Image 01

More Things to Know about Oregon DUI Law and DUI Charges

November 25th, 2013 by Daniel Woram

I have been handling DUI cases for well over 20 years. As mentioned in a prior article, Eight Things to know about Oregon DUI law & DUI cases, DUI law is a very complex and nuanced area of practice. This underscores the value of an experienced criminal defense DUI attorney who can (1) advise you on the many ways a DUI charge may impact your day-to-day life and (2) help you manage the adverse effects of a DUI charge, both now and in the future.

Here are some additional aspects of Oregon DUI charges that are often relevant to my clients.

  1. Hardship Permits: These permits allow only transportation to job-related activities, drug-alcohol treatment, and medical appointments. Hardship permits are not available for CDL licenses. One must have SR-22 insurance before a hardship permit will be issued.
  2. SR-22 Insurance: This special type of motor-vehicle insurance is shorthand for “financial responsibility” insurance required for drivers deemed as especially high risk. An insurance company specially certifies this type of insurance to the DMV, and will notify the DMV if the high-risk driver (SR-22 holder) cancels his or her insurance policy.
  3. Can I have an attorney appear on my behalf for a court hearing so I don’t have to miss work? Generally, you must receive court permission for an attorney to appear on you behalf or for you to appear by phone. This is one of the potential advantages of retaining an Oregon DUI lawyer.
  4. Ways in which a DUI can affect your employment: If you have any type of occupational license, then a DUI may well affect your employment. Examples include: medical licenses for nurses and doctors; OLCC permits for bartenders, servers, and managers; commercial truck drivers; maritime professionals; airplane pilots. If you work in any of these fields, consult with an experienced DUI lawyer right as soon as possible for advice on secondary, often unforeseen, effects that a DUI may have on your employment and how to manage any difficulties that might arise.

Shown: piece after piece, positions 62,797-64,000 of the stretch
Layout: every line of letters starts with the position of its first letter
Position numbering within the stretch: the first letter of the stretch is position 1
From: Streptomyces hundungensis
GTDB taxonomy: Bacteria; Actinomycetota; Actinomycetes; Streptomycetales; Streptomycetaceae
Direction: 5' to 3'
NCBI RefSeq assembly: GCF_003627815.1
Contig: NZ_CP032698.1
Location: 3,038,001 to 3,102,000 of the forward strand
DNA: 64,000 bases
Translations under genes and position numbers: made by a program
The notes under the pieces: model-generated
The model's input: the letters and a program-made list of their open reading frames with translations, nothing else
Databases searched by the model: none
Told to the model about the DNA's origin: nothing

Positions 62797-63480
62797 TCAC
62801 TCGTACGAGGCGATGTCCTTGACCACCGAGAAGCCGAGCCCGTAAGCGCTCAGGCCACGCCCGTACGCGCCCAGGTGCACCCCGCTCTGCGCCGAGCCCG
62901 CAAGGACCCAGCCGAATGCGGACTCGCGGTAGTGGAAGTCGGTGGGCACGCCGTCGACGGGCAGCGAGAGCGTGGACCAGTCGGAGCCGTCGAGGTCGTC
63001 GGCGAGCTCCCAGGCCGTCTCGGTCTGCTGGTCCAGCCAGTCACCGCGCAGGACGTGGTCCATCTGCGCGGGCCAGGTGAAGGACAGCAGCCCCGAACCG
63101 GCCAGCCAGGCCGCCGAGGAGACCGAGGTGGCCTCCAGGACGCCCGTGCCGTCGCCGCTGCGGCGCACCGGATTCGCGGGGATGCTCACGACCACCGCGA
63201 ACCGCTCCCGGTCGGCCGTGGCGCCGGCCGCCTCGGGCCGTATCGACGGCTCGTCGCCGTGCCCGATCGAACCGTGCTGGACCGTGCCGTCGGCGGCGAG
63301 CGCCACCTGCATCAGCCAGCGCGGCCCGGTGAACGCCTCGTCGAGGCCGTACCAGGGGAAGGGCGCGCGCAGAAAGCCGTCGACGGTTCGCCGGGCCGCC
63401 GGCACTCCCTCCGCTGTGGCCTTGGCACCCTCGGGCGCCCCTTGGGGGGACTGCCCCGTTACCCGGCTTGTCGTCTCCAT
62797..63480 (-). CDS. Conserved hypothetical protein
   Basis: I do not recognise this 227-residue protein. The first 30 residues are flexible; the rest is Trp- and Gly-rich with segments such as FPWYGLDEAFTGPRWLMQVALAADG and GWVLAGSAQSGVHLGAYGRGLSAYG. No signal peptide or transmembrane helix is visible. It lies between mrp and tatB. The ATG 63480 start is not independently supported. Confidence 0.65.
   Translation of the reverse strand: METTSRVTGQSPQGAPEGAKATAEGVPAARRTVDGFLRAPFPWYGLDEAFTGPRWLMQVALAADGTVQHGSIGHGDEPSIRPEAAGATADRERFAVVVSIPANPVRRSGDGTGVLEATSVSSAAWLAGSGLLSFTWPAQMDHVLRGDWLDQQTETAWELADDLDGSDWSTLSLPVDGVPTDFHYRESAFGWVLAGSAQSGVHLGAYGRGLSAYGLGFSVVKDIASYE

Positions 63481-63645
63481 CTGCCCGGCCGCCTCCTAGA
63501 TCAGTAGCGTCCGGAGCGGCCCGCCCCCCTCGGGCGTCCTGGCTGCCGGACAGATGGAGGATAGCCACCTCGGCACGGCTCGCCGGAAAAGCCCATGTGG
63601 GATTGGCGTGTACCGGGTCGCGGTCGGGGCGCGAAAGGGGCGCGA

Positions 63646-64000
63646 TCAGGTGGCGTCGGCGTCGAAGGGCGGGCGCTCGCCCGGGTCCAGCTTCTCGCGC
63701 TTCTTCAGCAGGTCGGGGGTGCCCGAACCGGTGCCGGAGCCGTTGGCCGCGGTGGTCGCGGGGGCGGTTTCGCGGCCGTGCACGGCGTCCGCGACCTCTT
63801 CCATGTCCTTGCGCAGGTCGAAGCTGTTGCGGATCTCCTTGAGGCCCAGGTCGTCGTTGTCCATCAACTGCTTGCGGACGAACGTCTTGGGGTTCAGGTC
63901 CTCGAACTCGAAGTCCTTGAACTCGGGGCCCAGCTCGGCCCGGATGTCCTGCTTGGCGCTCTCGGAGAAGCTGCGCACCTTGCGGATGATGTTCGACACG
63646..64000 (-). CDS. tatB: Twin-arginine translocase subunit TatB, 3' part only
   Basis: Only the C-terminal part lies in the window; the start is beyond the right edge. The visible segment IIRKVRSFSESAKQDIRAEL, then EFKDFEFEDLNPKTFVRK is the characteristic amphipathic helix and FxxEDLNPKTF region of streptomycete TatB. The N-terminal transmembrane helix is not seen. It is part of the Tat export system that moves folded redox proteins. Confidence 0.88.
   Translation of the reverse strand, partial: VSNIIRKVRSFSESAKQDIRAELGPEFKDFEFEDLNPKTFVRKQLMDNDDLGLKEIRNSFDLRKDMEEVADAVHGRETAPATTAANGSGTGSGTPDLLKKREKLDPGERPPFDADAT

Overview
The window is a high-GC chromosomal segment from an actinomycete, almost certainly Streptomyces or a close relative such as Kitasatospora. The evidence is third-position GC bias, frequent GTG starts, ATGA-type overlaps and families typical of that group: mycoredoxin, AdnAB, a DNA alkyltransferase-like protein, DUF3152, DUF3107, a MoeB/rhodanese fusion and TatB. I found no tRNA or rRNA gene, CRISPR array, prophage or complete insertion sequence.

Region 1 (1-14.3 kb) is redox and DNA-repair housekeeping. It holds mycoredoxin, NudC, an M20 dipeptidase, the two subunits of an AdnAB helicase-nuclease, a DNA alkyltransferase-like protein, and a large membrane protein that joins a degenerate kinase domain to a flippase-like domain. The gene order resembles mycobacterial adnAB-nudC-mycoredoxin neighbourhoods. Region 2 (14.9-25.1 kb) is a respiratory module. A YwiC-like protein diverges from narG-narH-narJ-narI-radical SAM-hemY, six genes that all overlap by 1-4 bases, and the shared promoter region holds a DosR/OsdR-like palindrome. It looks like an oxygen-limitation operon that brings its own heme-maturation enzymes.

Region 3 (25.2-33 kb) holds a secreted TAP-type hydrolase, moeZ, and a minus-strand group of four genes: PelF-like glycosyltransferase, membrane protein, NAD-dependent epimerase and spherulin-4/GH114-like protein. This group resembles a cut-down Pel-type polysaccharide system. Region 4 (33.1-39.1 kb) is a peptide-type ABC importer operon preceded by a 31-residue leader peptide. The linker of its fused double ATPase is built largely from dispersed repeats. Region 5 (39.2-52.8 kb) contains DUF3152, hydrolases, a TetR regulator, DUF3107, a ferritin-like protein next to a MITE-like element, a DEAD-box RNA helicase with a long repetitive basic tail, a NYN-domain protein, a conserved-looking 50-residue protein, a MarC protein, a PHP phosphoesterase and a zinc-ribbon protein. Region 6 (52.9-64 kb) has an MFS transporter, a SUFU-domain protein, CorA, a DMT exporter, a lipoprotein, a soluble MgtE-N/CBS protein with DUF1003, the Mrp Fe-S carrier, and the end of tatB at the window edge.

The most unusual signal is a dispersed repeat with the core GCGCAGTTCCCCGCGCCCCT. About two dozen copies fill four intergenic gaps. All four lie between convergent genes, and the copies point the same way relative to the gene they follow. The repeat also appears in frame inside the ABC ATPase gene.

5. Interlock Devices: An interlock device is required for persons in the Oregon DUI diversion program, hardship permit holders, and persons who are reinstating their driver’s license after suspension. Most often, it must be installed for one year. An interlock device costs about $60 per month, though some lower-income individuals may be eligible for a reduced fee. Further, if you suffer from a respiratory medical condition, you may be able to request an exemption from having an interlock device. Lastly, if you drive your employer’s vehicle and it is a company-owned car, you may be exempted from installing a device on that car if you qualify under Oregon DMV regulations.
  6. Travel and entering Canada: Generally, Canada will not allow you to enter if you have a DUI during the last ten years, but there are some exceptions. For example, if you served no jail time for a DUI and have no other criminal convictions, you may be able to travel into Canada via a temporary residence permit.

Daniel Woram is a highly experienced criminal-defense attorney with well over 20 years of criminal-law defense practice in the Portland, Oregon and Vancouver, Washington areas. He has demonstrated aggressive and effective results for his clients. Mr. Woram has also served as a pro tem judge, and brings his judicial experience to bear in representing his clients and leading criminal-defense and Oregon DUI cases.

Contact Woram Law today for a completely private and confidential consultation regarding your case or that of a loved one involving a DUI charge.